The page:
The superseding indictment alleges that Richard Ayvazyan and Tamara Dadyan committed crimes after they were released on bond in this case. The superseding indictment further alleges that Richard Ayvazyan continued to use his alias “Iuliia Zhadko” to launder the proceeds of the scheme, including by using the money to buy cryptocurrency and securities. As alleged, Tamara Dadyan repeatedly lied to a bank as part of a scheme to unlawfully obtain disaster-relief funds that had been frozen in an account that she had fraudulently opened using a stolen identity.
An indictment is merely an allegation and all defendants are presumed innocent until proven guilty beyond a reasonable doubt in a court of law.
The investigation in this case is being conducted by the FBI, IRS Criminal Investigation, the Small Business Administration’s Office of Inspector General, and the Federal Housing Finance Agency – Office of Inspector General.
This case is being prosecuted by Assistant United States Attorneys Brian Faerstein of the Environmental and Community Safety Crimes Section and Scott Paetty of the Major Frauds Section, and Trial Attorney Christopher Fenton of the Justice Department’s Fraud Section.
The CARES Act is a federal law enacted on March 29, 2020, designed to provide emergency financial assistance to the millions of Americans who are suffering the economic effects caused by the COVID-19 pandemic. One source of relief provided by the CARES Act was the authorization of up to $349 billion in forgivable loans to small businesses for job retention and certain other expenses through the PPP, and $10 billion in low-interest loans to small businesses through the EIDL program. In April 2020, Congress authorized more than $300 billion in additional PPP funding and $10 billion in additional EIDL funding, and in December 2020, Congress authorized another $284 billion in additional PPP funding.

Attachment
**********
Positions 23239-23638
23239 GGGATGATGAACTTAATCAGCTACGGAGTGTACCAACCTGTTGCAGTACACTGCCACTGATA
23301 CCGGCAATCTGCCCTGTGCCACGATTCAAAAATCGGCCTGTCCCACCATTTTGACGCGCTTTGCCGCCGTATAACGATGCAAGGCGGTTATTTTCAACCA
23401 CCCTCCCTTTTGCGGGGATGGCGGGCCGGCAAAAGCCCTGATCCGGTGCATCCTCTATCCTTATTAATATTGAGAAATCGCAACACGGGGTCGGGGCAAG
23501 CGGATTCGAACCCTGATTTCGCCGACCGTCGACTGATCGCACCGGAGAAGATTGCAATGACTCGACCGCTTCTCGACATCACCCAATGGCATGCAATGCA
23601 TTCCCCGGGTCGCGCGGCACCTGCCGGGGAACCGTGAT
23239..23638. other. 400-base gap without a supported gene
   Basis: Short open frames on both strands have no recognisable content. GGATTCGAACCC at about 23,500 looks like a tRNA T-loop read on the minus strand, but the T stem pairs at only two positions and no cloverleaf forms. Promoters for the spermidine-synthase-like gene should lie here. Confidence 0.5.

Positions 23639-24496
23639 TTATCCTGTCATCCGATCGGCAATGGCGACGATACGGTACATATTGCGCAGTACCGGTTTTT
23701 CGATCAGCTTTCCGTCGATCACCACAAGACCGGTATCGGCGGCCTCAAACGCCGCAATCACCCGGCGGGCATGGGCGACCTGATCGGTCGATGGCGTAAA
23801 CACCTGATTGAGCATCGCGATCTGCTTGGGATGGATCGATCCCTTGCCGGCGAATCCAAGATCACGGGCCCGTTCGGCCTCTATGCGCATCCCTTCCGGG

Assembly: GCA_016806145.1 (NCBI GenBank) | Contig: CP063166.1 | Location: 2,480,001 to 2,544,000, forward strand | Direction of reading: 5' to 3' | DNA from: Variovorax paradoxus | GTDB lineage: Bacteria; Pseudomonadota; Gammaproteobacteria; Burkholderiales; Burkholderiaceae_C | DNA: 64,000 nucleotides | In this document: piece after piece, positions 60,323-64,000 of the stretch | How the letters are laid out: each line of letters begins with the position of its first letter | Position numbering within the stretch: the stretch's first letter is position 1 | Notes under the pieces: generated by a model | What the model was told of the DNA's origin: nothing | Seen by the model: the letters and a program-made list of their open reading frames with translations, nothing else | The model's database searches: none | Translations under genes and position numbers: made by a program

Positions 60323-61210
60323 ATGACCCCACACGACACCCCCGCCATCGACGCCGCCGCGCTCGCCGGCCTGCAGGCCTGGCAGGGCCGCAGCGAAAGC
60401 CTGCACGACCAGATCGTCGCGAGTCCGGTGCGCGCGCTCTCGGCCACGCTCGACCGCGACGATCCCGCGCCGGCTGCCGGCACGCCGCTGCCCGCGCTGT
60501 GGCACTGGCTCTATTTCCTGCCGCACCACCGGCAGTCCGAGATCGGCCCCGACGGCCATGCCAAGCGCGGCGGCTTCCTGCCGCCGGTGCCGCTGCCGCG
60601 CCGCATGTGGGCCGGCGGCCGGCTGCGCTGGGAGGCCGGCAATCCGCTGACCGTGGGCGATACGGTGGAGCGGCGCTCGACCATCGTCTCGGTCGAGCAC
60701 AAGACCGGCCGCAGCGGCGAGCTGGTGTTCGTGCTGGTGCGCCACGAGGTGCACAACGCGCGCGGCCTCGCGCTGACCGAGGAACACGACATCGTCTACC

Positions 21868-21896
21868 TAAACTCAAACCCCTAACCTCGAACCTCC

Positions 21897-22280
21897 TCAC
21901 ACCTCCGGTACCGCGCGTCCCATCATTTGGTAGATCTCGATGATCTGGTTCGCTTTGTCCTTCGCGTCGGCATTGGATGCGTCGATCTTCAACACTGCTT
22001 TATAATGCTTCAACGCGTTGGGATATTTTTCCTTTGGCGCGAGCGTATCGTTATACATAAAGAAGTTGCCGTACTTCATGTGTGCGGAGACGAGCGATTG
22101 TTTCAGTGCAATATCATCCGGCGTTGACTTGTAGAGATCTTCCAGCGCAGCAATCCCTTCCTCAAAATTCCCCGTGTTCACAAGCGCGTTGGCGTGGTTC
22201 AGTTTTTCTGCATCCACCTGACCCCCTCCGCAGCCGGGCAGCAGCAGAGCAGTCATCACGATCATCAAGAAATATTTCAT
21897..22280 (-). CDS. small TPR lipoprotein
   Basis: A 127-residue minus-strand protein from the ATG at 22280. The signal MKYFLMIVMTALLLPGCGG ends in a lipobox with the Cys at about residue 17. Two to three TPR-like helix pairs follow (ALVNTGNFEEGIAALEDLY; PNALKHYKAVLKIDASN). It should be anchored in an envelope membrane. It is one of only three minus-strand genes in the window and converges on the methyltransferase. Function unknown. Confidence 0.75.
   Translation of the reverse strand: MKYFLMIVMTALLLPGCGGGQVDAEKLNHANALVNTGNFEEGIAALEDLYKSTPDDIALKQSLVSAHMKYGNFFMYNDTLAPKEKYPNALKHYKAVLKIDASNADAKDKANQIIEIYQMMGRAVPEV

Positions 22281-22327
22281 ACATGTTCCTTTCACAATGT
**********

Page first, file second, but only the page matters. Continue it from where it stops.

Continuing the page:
The PPP allows qualifying small businesses and other organizations to receive loans with a maturity of two years and an interest rate of 1 percent. PPP loan proceeds must be used by businesses for payroll costs, interest on mortgages, rent, and utilities. The PPP allows the interest and principal to be forgiven if businesses spend the proceeds on these expenses within a set time period and use at least a certain percentage of the loan towards payroll expenses.
The EIDL program is designed to provide economic relief to small businesses that are currently experiencing a temporary loss of revenue. EIDL proceeds can be used to cover a wide array of working capital and normal operating expenses, such as continuation of health care benefits, rent, utilities and fixed-debt payments. If an applicant also obtains a loan under the PPP, the EIDL funds cannot be used for the same purpose as the PPP funds.
Anyone with information about allegations of attempted fraud involving COVID-19 can report it by calling the Department of Justice’s National Center for Disaster Fraud Hotline at 866-720-5721 or via the NCDF Web Complaint Form.
Release No. 21-044
- Would You Recommend Your Son or Daughter Become a Lawyer? “No,” Say Many in New Survey
- Fast Growing Aussie Law Firm Expands to New Zealand
- When Should Users Take Legal Action Against E-Cigarette Manufacturers? Here are five examples . . .
- Bringing in Business to Your Law Firm Can Be Easy . . . If You Use These 8 Tips
- ‘Lifer’ With ‘Special Gifts’ Becomes Managing Partner of Trump-Friendly Firm Jones Day